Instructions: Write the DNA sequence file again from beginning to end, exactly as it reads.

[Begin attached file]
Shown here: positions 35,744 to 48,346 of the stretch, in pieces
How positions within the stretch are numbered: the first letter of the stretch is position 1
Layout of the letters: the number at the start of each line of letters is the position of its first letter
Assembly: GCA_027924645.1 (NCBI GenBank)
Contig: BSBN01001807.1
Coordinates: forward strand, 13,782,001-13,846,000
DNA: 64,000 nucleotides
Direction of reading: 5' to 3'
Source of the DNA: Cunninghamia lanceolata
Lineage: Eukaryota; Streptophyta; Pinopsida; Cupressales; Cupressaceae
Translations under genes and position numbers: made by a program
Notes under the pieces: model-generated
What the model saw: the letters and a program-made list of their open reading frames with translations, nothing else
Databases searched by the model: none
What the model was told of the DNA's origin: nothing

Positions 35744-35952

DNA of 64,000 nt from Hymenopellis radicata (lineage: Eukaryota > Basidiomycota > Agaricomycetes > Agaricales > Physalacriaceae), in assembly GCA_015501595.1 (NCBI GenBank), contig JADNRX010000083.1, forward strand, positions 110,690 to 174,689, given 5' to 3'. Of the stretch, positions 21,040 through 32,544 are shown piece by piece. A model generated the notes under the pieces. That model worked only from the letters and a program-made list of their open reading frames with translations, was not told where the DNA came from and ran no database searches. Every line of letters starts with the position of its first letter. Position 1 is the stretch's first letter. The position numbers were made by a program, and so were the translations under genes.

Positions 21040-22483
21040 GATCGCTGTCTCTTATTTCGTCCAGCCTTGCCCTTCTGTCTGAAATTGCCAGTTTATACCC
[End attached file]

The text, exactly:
Shown here: positions 35,744 to 48,346 of the stretch, in pieces
How positions within the stretch are numbered: the first letter of the stretch is position 1
Layout of the letters: the number at the start of each line of letters is the position of its first letter
Assembly: GCA_027924645.1 (NCBI GenBank)
Contig: BSBN01001807.1
Coordinates: forward strand, 13,782,001-13,846,000
DNA: 64,000 nucleotides
Direction of reading: 5' to 3'
Source of the DNA: Cunninghamia lanceolata
Lineage: Eukaryota; Streptophyta; Pinopsida; Cupressales; Cupressaceae
Translations under genes and position numbers: made by a program
Notes under the pieces: model-generated
What the model saw: the letters and a program-made list of their open reading frames with translations, nothing else
Databases searched by the model: none
What the model was told of the DNA's origin: nothing

Positions 35744-35952

DNA of 64,000 nt from Hymenopellis radicata (lineage: Eukaryota > Basidiomycota > Agaricomycetes > Agaricales > Physalacriaceae), in assembly GCA_015501595.1 (NCBI GenBank), contig JADNRX010000083.1, forward strand, positions 110,690 to 174,689, given 5' to 3'. Of the stretch, positions 21,040 through 32,544 are shown piece by piece. A model generated the notes under the pieces. That model worked only from the letters and a program-made list of their open reading frames with translations, was not told where the DNA came from and ran no database searches. Every line of letters starts with the position of its first letter. Position 1 is the stretch's first letter. The position numbers were made by a program, and so were the translations under genes.

Positions 21040-22483
21040 GATCGCTGTCTCTTATTTCGTCCAGCCTTGCCCTTCTGTCTGAAATTGCCAGTTTATACCC